Extraregional Power Interests

Maritime cooperation in Southeast Asia has been historically limited by extraregional rivalries. During the Cold War all security arrangements were managed within the context of the Soviet-U.S.-Chinese bi/tripolar structure.36 In the immediate post–Cold War era, the Soviet Union’s role in Southeast Asian affairs evaporated, but developing rivalry between China and the United States now constrained cooperation. Some American policy makers sought to contain China, while China’s generally realpolitik outlook made it distrustful of maritime security cooperation through the 1990s.37

Today, however, all extraregional powers involved in Southeast Asian maritime affairs have aligned their interests toward maritime security cooperation, especially protecting navigation in strategic sea lanes from transnational threats. Most important among these powers are the United States, Japan, and China, but Australia and India, two large neighbors with substantial navies, have also demonstrated commitment to maritime security cooperation in Southeast Asia. This convergence of interests not only removes inhibitors previously at play but encourages new cooperation.

Since 11 September 2001, the United States has furthered regional maritime security in a number of ways, including promoting an “alphabet soup” of antiterrorism-focused cooperation in Southeast Asia. Two such initiatives are the CSI (Container Security Initiative) and PSI (Proliferation Security Initiative), global initiatives that focus to a considerable degree upon Southeast Asia. In contrast, the RMSI and its follow-on programs are limited to the Asia-Pacific. American maritime authorities like Secretary of Navy Gordon England and Admiral Fargo have used speaking engagements to draw attention to transnational maritime threats and the desirability of greater international cooperation.38 An April 2004 joint U.S.-ASEAN workshop on “Enhancing Maritime Anti-Piracy and Counter Terrorism Cooperation in the ASEAN Region” reflected American commitment to that end. In fact, U.S. enthusiasm for maritime security cooperation is so strong that it risks being seen as hegemonic and inspiring a regional backlash, like that surrounding RMSI.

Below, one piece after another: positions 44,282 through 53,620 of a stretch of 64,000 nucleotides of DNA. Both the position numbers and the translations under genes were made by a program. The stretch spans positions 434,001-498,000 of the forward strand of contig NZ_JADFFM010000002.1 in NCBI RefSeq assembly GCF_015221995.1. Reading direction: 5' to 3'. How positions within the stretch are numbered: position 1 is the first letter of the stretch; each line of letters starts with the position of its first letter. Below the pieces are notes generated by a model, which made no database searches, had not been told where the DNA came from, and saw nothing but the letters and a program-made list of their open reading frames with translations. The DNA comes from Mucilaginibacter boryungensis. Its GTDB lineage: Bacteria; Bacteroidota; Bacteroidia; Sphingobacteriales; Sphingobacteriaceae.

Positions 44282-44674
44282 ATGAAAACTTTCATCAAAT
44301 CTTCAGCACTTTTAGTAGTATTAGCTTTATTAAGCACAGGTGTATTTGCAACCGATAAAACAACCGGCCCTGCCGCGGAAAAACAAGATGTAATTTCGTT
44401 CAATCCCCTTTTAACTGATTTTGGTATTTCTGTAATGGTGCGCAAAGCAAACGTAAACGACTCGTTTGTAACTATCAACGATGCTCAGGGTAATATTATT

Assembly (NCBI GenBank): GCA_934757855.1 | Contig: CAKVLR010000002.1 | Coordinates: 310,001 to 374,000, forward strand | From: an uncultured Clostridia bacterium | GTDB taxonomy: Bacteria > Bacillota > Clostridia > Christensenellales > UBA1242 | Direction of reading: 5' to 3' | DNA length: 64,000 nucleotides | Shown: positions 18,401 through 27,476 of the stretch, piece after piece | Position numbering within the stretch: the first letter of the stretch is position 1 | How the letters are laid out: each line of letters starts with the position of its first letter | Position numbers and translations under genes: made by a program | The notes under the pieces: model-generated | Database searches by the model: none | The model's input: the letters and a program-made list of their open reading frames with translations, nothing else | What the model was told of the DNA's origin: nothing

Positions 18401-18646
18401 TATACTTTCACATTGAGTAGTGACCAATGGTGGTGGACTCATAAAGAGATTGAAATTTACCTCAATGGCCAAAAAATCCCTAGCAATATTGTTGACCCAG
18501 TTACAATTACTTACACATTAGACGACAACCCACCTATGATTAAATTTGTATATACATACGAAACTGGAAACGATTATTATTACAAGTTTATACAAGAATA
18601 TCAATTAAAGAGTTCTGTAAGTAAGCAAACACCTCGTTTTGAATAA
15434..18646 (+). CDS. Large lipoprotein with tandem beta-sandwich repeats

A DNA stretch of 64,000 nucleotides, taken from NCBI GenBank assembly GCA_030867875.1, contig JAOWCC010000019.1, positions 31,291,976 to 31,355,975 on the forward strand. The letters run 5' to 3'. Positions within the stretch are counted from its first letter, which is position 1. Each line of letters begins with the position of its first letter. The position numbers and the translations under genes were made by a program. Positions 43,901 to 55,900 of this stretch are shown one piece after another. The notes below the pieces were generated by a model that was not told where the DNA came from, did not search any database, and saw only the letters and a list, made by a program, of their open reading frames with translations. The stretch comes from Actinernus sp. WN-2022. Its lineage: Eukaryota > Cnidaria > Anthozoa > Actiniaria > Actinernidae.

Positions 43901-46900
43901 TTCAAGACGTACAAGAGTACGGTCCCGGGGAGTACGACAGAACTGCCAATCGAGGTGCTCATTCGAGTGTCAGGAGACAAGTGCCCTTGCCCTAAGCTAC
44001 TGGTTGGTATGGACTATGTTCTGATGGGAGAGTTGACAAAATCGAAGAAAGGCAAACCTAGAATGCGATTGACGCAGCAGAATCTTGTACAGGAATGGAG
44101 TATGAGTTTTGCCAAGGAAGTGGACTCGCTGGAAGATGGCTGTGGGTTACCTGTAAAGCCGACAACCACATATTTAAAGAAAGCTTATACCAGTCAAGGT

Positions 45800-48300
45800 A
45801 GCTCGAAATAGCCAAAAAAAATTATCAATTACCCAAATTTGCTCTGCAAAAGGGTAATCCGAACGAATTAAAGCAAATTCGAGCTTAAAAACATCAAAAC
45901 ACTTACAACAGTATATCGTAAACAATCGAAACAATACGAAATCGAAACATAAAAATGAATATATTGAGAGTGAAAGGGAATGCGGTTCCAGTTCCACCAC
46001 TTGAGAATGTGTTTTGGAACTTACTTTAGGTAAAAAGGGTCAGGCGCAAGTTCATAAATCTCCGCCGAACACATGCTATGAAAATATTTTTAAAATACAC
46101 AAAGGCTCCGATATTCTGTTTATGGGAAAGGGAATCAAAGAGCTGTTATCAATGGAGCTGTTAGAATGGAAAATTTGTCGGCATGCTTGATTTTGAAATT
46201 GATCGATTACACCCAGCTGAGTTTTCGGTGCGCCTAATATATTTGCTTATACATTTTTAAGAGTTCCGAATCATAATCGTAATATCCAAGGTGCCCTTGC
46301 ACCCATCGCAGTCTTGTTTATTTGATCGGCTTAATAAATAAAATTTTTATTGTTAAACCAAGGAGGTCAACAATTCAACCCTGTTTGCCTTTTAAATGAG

Officers directly involved in the trilateral patrols state privately that the patrols are often matters more of “show” than of real utility.

Japanese devotion to improving Southeast Asian maritime security cooperation predates the events of 2001 and should be regarded as separate from, if in alignment with, American interests. Japan is economically dependent on Southeast Asian sea lanes for more than 80 percent of its petroleum, as well as other strategic commodities, such as coal, uranium, grain, and iron ore. These waterways also carry Japanese manufactured goods to Europe, Australia, the Middle East, and Africa. Therefore, safety of navigation is vital to Japanese comprehensive security and a major policy objective. To this end, Japanese nongovernmental organizations (NGOs) and the government in Tokyo have funded navigation aids, conducted hydrographic surveys, and supported various other maritime safety programs for decades. Since 1999, Japan has vigorously promoted a number of more direct security initiatives. The most radical of these, the Ocean-Peacekeeping concept, which called for a multinational naval force to patrol both international and national waters, has been tabled; nonetheless, Japanese NGOs like the Nippon Foundation, the Ship and Ocean Foundation, and the Okazaki Institute continue to press for multilateral operationalized maritime security solutions. Since 2000, the Japanese Coast Guard has formed bilateral training and exercise agreements with the maritime law enforcement agencies of six Southeast Asian states. Its ReCAAP endeavors have also been successful, although ReCAAP’s results are far less ambitious than the Japanese ideal concept.39